PARIS/BAMAKO (Reuters) - France gave the first indication on Monday that it believed reports that Abdelhamid Abou Zeid, one of al Qaeda’s most feared commanders in Africa, had been killed in Mali, an event that would deal a serious blow to the militants’ leadership.
Edouard Guillaud, head of France’s joint chiefs of staff, said it was probable Abou Zeid had been killed in the Adrar des Ifoghas mountains where French troops are hunting down al Qaeda-linked fighters after a seven-week campaign which has broken Islamist control of northern Mali.
But he remained cautious over reports of the death of another jihadist leader, Mokhtar Belmokhtar.
French radio RFI published on its website a photograph taken on a mobile phone by Chadian soldiers of a corpse which they said was that of Belmokhtar. The body appeared partly shrouded, exposing the bottom half of a bearded face.
French Defence Minister Jean-Yves Le Drian, asked about the photograph on France 2 television, said: “If that is the case (Belmokhtar’s death), it would be good news.”
French Foreign Ministry officials were not immediately available to comment.
Abou Zeid is accused of earning al Qaeda millions of dollars through kidnappings, including the abduction of more than 20 Western hostages since 2008. He is believed to have killed British hostage Edwin Dyer in 2009 and 78-year-old Frenchman Michel Germaneau in 2010.
Guillaud said his death could not be definitively confirmed because his body had not been recovered.
“It is probable, but only probable,” he told Europe 1 radio. “We don’t have any certainty for the moment. It would be good news.”
Chad, which is fighting alongside France in the mountains, said last week its troops had killed both Abou Zeid and Belmokhtar, the mastermind of a mass hostage-taking in January at the In Amenas gas plant in the Algerian desert in which around 60 people were killed.
Guillaud said he was “extremely cautious” about reports of Belmokhtar’s death, noting that some militant websites had said the al Qaeda commander, nicknamed ‘the uncatchable’, was still at large.
If confirmed, the killing of Abou Zeid and Belmokhtar would raise questions about the fate of eight French hostages held by al Qaeda in the Sahel. The families of four French hostages seized in Niger in September 2010 appealed to Paris on Monday to open negotiations with al Qaeda in the Islamic Maghreb (AQIM).
“We ask for a pause to negotiate with the remaining fighters and save our loved ones, rather than fighting on blindly and taking the risk of putting their lives in danger,” Pascale Robert, the mother of one of the hostages, told BFM TV.
France started its ground and air campaign in January, fearing the militants could use their stronghold in the West African nation as a launch pad for international attacks.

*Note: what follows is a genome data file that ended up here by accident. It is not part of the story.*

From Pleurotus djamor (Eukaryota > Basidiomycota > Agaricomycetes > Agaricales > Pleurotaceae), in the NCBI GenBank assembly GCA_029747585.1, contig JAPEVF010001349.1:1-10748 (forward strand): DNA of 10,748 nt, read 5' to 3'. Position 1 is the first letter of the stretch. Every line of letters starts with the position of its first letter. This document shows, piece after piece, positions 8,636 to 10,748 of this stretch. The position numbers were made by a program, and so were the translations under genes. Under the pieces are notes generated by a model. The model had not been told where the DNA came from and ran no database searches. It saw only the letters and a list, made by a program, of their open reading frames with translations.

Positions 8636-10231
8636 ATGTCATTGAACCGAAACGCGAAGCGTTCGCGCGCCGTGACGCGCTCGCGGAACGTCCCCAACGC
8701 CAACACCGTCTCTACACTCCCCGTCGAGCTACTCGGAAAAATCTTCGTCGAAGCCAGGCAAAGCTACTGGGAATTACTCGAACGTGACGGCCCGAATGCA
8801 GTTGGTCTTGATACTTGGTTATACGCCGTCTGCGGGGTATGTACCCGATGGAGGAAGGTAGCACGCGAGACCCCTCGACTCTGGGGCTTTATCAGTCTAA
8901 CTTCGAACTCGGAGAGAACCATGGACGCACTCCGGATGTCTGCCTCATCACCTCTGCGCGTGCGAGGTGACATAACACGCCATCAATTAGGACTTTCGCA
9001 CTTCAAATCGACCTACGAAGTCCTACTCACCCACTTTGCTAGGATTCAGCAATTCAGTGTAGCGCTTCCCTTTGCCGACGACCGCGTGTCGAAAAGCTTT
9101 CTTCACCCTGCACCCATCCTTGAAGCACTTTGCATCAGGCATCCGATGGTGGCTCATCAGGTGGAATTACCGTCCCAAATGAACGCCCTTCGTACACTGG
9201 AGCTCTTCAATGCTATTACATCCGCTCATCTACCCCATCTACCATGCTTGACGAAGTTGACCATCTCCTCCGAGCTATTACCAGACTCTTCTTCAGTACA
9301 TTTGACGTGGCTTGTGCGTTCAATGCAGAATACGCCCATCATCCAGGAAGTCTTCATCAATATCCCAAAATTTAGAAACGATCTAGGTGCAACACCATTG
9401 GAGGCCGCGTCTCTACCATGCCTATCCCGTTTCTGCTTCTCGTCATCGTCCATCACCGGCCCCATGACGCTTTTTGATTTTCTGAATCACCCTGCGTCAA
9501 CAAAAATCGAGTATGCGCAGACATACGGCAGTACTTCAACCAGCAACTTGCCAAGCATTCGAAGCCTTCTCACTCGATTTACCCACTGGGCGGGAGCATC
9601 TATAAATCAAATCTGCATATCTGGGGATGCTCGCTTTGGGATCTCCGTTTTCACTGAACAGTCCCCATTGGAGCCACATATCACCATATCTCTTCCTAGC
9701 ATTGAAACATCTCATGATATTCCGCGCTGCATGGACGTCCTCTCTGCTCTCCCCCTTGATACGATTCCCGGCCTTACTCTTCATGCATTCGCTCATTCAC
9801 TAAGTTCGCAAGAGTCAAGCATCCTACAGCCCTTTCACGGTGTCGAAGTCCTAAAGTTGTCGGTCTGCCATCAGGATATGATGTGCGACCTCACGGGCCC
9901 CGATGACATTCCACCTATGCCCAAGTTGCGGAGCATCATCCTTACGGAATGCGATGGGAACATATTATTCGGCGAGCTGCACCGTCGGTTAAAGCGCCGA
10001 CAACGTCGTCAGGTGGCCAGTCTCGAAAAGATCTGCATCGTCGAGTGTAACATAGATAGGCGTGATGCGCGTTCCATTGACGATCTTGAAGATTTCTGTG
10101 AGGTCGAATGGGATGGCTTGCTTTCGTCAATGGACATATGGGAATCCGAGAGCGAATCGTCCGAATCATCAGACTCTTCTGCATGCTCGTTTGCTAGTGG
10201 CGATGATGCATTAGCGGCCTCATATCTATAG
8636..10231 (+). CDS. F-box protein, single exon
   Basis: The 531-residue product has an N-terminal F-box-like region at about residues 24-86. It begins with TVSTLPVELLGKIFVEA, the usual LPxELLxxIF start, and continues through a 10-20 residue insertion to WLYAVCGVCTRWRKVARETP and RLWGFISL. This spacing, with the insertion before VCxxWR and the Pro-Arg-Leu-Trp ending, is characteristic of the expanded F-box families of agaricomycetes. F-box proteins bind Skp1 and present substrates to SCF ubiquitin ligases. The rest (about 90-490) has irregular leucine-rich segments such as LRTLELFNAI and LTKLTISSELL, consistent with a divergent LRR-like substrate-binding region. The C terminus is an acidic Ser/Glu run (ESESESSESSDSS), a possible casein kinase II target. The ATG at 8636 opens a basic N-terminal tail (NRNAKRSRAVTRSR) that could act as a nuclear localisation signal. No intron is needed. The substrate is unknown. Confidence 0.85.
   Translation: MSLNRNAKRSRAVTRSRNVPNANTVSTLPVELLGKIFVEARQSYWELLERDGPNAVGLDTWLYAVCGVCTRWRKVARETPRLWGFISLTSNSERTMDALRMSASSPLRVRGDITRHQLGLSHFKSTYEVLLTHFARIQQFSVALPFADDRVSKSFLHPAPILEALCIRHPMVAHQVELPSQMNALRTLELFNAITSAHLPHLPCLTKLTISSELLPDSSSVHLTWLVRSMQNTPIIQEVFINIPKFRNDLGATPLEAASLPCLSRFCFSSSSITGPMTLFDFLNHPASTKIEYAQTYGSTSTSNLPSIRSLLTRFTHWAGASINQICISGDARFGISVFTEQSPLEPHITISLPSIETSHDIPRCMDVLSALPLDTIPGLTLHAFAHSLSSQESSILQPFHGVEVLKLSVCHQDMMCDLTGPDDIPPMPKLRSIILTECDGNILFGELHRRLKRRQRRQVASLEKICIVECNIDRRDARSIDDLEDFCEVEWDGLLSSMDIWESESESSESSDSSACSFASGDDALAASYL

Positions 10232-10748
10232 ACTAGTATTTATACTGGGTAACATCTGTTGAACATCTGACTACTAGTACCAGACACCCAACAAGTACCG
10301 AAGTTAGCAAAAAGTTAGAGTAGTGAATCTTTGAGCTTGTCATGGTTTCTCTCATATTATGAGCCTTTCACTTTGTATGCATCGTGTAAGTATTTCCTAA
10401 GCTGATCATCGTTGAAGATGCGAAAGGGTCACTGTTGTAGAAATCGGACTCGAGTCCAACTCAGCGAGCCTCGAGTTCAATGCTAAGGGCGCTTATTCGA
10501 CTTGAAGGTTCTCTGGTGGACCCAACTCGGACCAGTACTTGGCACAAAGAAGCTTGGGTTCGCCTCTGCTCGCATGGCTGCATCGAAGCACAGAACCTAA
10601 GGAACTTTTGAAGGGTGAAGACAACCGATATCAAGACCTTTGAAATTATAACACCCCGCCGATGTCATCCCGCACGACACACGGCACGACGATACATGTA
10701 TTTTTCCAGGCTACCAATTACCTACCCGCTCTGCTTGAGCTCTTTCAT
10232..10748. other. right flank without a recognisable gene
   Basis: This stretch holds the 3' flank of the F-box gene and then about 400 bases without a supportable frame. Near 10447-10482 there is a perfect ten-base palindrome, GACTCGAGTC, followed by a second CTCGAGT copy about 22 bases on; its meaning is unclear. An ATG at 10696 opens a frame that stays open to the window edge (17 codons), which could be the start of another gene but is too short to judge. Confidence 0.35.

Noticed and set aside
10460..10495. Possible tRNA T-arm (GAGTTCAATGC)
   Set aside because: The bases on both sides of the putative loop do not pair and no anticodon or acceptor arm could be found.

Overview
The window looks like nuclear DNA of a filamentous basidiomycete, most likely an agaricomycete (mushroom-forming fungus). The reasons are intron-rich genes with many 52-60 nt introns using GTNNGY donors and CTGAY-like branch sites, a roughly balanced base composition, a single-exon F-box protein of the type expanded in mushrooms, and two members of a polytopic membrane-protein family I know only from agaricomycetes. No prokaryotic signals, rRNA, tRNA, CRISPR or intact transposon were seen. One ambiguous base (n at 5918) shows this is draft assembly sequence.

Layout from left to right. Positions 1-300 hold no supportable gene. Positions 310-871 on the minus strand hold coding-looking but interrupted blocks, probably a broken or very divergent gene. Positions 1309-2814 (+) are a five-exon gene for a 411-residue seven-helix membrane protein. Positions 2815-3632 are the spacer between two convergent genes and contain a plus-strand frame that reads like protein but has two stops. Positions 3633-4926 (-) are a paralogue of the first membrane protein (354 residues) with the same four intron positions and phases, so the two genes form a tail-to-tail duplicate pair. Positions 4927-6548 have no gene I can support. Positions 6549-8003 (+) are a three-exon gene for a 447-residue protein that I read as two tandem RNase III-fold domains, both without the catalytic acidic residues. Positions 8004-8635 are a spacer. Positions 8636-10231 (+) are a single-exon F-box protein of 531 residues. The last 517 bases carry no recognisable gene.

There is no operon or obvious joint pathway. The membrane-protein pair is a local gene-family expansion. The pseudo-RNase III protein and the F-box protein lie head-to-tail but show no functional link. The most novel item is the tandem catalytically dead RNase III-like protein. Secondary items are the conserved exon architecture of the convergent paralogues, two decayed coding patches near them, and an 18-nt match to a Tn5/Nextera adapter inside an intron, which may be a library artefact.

Although it has secured logistical and intelligence help from other nations, French troops are the only Western forces involved in combat operations.
British Foreign Secretary William Hague briefly visited Mali on Monday. He reiterated London’s support for the mission but said it would be limited to transport and training for African forces. “We will not send troops to northern Mali,” he said.
Mauritanian news website Sahara Media, which has close contacts with Abou Zeid’s wing of AQIM, cited an Islamist source as confirming the smuggler turned jihadist had been killed in a French air strike.
But the website said the unnamed Islamist source denied reports of Belmokhtar’s death, saying the one-eyed commander was not even in the Adrar des Ifoghas region, but was operating to the southwest close to the Malian town of Gao.
The general commanding Chadian forces in northern Mali, Oumar Bikomo, struck a more cautious tone than the government in N’Djamena over Belmokhtar’s fate.
“It’s possible that he has been killed,” he told journalists during a visit to northern Mali. “But as there have been no DNA tests carried out one can still have some doubts.”
Chadian soldiers showed a Reuters reporter a photograph of a dead Islamist fighter who they said could be Belmokhtar but the bearded man’s face had been badly wounded in fighting and it was impossible to identify him.
Guillaud said French forces had found about 50 supply caches and around 10 workshops for making bombs - explosives which could have been used outside of the immediate region.
The French army has tightly restricted journalists’ access to the region but on Monday released footage showing French soldiers sorting through a vast cache of arms - including a howitzer, military trucks, hundreds of artillery shells - seized in the Ikoufi valley.
“On the ground we are finding literally an industrialization of terrorism,” Guillaud said.
Additional reporting by Nicholas Vinocur and Gerard Bon in Paris, Madjiasra Nako in N'Djamena and Laurent Prieur in Nouakchott; Writing by Daniel Flynn and David Lewis; Editing by Michael Roddy